[ 1 ] Extraordinary Popular Delusions and the Madness of Crowds, Charles Mackay (1812-1889), London: Richard Bentley, 1841. With his chapter headings are quotes by authors and poets of his time, so apt for today that one must stand amazed at the perceptive acuity of such men. And yet as with so many lessons, when forgotten or suppressed society must again experience the same madness and the same folly again and again.
In one quote, Mackay cites Pope's brilliant observation as apt for today as can be imagined:
"At length corruption, like a general flood,
Did deluge all, and avarice creeping on,
Spread, like a low-born mist, and hid the sun.
Statesmen and patriots plied alike the stocks,
Peeress and butler shared alike the box;
And judges jobbed, and bishops bit the town,
And mighty dukes packed cards for half-a-crown:
Britain was sunk in lucre's sordid charms.
He observes, "In fact, it will be found in the history of every generation and race of men, that whenever a choice of belief between the "Wondrously False" and the "Wondrously True" is given to ignorance or prejudice, that their choice will be fixed upon the first, for the reason that it is most akin to their own nature. The great majority of mankind, and even of the wisest among us, are still in the condition of the sailor's mother--believing and disbelieving on the same grounds that she did--protesting against the flying fish, but cherishing the golden wheels. Thousands there are amongst us, who, rather than pin their faith in the one fish, would believe not only in the wheel of gold, but the chariot--not only in the chariot, but in the horses and the driver."
And later he writes, "Let us not, in the pride of our superior knowledge, turn with contempt from the follies of our predecessors. The study of the errors into which great minds have fallen in the pursuit of truth can never be un-instructive. As the man looks back to the days of his childhood and his youth, and recalls to his mind the strange notions and false opinions that swayed his actions at that time, that he may wonder at them, so should society, for its edification, look back to the opinions which governed the ages fled. He is but a superficial thinker who would despise and refuse to hear of them merely because they are absurd. No man is so wise but that he may learn some wisdom from his past errors, either of thought or action, and no society has made such advances as to be capable of no improvement from the retrospect of its past folly and credulity. And not only is such a study instructive: he who reads for amusement only, will find no chapter in the annals of the human mind more amusing than this. It opens out the whole realm of fiction--the wild, the fantastic, and the wonderful, and all the immense variety of things "that are not, and cannot be; but that have been imagined and believed."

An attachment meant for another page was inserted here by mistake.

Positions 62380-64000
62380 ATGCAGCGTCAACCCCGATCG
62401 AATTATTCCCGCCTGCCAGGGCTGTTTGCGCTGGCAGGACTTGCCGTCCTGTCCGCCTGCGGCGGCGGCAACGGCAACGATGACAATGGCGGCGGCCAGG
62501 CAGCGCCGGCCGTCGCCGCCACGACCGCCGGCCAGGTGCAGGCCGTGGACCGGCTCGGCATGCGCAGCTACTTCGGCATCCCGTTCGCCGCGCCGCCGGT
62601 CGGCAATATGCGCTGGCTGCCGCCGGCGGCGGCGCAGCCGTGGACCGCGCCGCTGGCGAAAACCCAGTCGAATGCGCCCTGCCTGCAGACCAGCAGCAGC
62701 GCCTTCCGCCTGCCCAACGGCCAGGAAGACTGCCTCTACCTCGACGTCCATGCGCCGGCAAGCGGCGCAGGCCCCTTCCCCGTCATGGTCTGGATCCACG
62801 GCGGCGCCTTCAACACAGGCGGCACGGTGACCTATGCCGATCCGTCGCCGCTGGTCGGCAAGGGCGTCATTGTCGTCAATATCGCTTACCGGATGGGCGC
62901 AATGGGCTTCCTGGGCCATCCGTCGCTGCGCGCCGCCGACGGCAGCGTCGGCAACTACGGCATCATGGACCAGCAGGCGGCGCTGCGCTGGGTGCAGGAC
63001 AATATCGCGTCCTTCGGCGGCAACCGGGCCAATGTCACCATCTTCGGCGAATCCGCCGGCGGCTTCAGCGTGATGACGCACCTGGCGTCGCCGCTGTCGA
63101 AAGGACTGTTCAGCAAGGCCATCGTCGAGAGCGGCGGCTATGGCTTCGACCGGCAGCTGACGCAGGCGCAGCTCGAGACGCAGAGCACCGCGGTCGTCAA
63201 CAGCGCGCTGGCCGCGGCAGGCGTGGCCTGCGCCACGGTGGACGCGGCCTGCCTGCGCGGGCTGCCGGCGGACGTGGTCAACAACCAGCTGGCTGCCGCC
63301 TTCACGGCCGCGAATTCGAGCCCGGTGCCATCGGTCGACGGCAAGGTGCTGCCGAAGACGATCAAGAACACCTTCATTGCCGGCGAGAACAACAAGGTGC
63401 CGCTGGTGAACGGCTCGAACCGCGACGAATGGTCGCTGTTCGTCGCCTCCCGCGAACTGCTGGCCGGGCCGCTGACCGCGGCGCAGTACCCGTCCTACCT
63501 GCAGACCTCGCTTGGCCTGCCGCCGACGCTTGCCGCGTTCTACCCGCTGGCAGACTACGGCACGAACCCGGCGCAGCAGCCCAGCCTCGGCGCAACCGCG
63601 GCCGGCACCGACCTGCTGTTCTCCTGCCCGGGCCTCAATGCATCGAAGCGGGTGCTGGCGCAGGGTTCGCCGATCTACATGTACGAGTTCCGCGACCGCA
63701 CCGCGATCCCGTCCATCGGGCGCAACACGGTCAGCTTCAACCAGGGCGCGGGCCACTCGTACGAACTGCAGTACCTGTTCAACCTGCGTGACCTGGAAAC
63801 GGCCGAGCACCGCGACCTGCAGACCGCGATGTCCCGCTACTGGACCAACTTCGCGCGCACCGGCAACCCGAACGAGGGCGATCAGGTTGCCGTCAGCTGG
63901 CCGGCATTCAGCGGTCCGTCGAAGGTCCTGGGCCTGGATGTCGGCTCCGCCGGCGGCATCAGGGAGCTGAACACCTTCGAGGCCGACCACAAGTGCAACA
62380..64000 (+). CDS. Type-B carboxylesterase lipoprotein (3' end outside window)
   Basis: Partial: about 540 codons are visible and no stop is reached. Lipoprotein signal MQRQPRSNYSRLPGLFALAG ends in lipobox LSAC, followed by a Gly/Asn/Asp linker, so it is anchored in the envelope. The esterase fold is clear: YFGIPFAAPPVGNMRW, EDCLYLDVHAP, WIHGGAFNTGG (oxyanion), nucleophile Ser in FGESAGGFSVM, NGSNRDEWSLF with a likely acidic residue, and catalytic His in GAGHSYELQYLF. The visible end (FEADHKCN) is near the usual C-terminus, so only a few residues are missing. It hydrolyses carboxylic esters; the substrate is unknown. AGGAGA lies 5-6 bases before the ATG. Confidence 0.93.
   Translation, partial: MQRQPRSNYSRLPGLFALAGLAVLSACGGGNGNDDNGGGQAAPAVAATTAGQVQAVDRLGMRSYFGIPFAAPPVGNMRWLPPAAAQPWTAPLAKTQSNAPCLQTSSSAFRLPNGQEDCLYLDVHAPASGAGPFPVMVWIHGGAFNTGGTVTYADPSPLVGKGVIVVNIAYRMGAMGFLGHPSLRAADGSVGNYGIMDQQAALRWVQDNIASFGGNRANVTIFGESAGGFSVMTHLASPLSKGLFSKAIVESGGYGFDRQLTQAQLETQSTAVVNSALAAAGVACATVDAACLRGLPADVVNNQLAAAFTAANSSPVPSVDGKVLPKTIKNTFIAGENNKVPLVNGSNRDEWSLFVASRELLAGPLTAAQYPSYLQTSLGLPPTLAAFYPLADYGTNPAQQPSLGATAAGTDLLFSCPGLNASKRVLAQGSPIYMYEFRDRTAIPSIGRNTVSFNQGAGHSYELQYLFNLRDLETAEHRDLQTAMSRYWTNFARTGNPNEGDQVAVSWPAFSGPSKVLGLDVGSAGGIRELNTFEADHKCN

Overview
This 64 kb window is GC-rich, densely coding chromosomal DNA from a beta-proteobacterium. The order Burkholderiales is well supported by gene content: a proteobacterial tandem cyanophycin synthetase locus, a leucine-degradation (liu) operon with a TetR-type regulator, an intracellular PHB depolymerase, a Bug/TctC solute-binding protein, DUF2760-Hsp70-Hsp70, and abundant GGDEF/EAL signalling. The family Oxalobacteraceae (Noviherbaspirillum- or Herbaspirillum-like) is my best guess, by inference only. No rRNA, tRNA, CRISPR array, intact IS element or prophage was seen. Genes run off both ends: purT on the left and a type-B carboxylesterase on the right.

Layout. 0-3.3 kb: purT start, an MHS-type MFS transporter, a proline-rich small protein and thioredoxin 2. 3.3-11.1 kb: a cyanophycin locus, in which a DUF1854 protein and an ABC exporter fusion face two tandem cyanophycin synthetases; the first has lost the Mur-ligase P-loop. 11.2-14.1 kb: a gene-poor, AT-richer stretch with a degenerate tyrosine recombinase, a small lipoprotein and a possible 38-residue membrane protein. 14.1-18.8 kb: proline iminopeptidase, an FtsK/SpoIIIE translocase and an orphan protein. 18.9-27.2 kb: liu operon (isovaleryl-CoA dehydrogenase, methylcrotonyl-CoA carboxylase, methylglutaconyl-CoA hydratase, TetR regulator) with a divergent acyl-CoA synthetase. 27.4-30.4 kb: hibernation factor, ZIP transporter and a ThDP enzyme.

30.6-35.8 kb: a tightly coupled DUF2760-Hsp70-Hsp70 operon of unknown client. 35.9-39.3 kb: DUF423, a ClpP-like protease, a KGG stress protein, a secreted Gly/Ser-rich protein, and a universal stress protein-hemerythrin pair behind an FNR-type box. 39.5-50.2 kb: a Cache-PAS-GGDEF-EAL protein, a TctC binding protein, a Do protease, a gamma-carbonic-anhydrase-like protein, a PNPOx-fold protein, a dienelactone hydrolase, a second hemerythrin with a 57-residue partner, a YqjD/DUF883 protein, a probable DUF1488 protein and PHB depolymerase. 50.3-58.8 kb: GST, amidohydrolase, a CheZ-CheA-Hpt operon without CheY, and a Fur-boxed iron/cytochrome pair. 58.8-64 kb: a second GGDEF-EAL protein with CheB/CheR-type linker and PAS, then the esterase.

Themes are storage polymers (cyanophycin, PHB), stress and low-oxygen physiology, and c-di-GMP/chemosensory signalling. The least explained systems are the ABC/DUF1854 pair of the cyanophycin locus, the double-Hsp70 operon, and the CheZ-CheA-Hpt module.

Most importantly, he says to us today, "Men, it has been well said, think in herds; it will be seen that they go mad in herds, while they only recover their senses slowly, and one by one."
[ 2 ] The text is found in Wylie's collection, Nets to Catch the Wind, New York: Harcourt, Brace, 1921. The title of the collection is not represented in the collection itself as a title of an individual poem. What sort of net might we imagine be fabricated to "catch the wind?" Gossamer words catch age-old truths, I suggest.